Simon's Blog - Life in a country castle
A large house in the country is a blessing when it comes to putting up one's friends and family. Everyone can be accommodated in comfort which minimises the irritation of having one's privacy invaded for more than 24 hours (for, the bigger the house, the longer the perceived acceptable length of stay).
But a large house in the country also renders you fair game for a different breed of visitors: the friends of friends.
'We're travelling up to Scotland and thought you'd be a perfect stopover' trills a voice on the telephone, ever so slightly too loud presumably because she thinks that the telephone may be less efficient this far north. The pregnant pause while I attempt to gather my wits is interrupted, 'we met at Jo and Sam's barbecue last summer and you did say…'
I want to reply 'no, my wife said and in fact it was the late night home brew which was doing the talking' but I don't. 'How lovely, which night were you thinking of?' I ask still scrabbling for a name.
Oh well we thought maybe two nights as it's such a long way, you don't mind do you, we wouldn't want to put you out.'
'No, no, delighted'.
'Will it be alright to bring Rex and Sable?'
Now I am at a complete loss. Rex & Sable? Who or what are they? Wasn't there a time when dogs had doggy names and children had, well, human names? We thought we were being terribly off the wall with Oliver's name until he got to school and he's been Ollie B ever since to avoid confusion with Oliver J, Oliver C, OJ & O B-O. Even the deputy head is called Oliver. But I have yet to meet a hound called Oliver. Nowadays everything is thrown into the mix, so, Rex and Sable?'
'They'll share our room if that helps, they're no trouble.' This doesn't help since some people have a tendency to talk about children and dogs in the same terms (not without some justification in certain cases it has to be said).
I consider a further pause on my part a high risk but necessary strategy. Either the yet to be identified potential visitor will jump in with further ambiguous demands, will elaborate and everything will become instantly clear or will consider me a curmudgeonly old sod and decide to cancel her plans.
I'm favouring the latter when she cheerfully suggests, 'They can sleep in the car as long as it's not too cold.'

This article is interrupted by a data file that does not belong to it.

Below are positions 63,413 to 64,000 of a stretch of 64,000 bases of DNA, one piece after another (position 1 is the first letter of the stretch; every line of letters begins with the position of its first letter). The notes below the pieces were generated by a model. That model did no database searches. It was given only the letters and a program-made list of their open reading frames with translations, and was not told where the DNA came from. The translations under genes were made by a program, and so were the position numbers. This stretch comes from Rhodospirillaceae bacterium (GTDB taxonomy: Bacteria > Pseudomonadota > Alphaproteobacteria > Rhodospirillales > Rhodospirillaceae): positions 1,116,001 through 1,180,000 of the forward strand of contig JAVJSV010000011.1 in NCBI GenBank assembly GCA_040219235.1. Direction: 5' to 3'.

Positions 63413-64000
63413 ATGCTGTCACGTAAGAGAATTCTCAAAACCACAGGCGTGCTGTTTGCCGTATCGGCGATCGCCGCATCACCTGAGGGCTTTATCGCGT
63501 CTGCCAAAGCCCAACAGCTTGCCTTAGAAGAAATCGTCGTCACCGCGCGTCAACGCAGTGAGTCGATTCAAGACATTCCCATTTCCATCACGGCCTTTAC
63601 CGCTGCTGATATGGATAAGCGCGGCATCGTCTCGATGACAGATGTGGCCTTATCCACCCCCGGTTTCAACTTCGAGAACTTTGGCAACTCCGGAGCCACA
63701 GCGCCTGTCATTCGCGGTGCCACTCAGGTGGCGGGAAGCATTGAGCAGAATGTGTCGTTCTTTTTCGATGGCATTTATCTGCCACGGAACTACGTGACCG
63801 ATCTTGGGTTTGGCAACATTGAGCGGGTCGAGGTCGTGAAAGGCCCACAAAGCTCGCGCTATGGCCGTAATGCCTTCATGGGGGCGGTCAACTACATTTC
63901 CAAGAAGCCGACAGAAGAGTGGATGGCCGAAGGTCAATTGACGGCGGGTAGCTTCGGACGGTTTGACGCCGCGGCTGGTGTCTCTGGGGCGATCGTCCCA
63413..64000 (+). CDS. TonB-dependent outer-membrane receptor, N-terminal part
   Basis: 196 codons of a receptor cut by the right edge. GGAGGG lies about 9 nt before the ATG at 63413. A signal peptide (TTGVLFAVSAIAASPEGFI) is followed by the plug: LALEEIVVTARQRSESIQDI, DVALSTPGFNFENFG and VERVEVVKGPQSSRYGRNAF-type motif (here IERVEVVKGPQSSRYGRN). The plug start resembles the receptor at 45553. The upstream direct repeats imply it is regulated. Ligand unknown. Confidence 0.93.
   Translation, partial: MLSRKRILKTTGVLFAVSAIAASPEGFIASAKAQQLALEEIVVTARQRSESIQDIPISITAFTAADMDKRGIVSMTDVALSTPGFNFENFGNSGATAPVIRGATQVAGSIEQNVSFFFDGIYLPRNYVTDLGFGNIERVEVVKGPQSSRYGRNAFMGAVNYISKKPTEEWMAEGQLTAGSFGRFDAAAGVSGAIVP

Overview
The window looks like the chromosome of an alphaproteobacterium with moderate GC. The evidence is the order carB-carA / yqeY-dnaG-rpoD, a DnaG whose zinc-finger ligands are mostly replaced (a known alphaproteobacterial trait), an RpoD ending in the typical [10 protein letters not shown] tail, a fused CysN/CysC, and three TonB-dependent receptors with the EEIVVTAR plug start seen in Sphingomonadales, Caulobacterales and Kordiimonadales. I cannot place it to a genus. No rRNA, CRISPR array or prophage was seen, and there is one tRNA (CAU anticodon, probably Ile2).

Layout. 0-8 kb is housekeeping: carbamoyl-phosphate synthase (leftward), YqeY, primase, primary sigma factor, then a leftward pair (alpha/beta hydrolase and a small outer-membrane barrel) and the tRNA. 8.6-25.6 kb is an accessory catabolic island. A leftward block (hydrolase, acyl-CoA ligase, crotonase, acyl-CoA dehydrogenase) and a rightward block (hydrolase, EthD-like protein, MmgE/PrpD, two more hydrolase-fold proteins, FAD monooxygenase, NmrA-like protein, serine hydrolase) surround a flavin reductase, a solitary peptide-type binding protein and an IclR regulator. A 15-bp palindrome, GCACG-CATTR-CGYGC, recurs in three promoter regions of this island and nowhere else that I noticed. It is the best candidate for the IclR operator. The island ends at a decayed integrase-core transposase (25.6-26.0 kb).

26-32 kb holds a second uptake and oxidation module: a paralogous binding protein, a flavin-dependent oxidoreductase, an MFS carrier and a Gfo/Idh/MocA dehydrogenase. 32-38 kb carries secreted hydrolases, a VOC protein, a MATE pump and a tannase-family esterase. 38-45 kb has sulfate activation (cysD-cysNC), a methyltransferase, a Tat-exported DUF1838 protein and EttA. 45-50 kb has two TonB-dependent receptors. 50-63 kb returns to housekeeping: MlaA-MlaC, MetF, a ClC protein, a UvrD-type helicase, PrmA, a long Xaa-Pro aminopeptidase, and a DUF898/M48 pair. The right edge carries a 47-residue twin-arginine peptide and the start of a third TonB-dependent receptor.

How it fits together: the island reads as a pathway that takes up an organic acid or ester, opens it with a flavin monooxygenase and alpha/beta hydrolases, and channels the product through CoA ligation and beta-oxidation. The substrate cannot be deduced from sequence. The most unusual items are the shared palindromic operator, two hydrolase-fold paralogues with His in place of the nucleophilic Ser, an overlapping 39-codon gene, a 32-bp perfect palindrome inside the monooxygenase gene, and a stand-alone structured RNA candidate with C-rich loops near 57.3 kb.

I take a gamble that this has confirmed Rex & Sable's canine credentials since these people are from somewhere in West London where over-nighting children in the back of the car is all together less socially acceptable that up here in Cumbria.
We agree on a date and as my new friend rings off I am left hoping that my wife will remember who they are and what they are called.
Three weeks later the doorbell rings. It's Rex & Sable. Apparently, my wife ascertained from our real friends, they declared themselves not to be children types and plumped for dogs instead and wouldn't it be fun to name them after themselves?
Yes, rather appropriate. This clearly is the sort of behaviour that is more socially acceptable in town than in the northern shires where taking your dog out for a bit of rough shooting and then calling for yourself to bring back the bird doesn't feel quite right.
Rex and Sable appear for dinner and Sable seems slightly disgruntled that we are eating in the dining room and not the kitchen. It seems she has an idea that everyone in the country should live their life chained to the Aga. The truth is it has become far too hot to eat anywhere near the Aga since we insulated the roof space with some material apparently developed by Nasa to protect the space shuttle from catching fire on re-entry.
Nevertheless, Rex confides, Sable feels the cold and she shifts uncomfortably in her chair throughout dinner, snatching wistful glances at the open fire at the opposite end of the room. We have little sympathy for her as it is the end of January (and our proper paying guests always get first dibs on the heat anyway) and she is dressed in strappy Jimmy Choo (apparently) sandals and a stringy top with more holes than material and no sleeves.
'Have you any more heating?' she eventually asks between pudding and cheese. Emboldened and feeling I have the moral high ground by entertaining this relative stranger at all, I reply, 'Have you any more clothes?'
It's an ice breaker and we do all end up getting on. But Sable, rather like Johnny Townmouse, leaves declaring that on balance she prefers life in London. A few weeks later we hear from our mutual friends that while they had a 'lovely time' Rex & Sable wonder whether we have changed since we lived in London since 'life in the country must have got to them a bit'.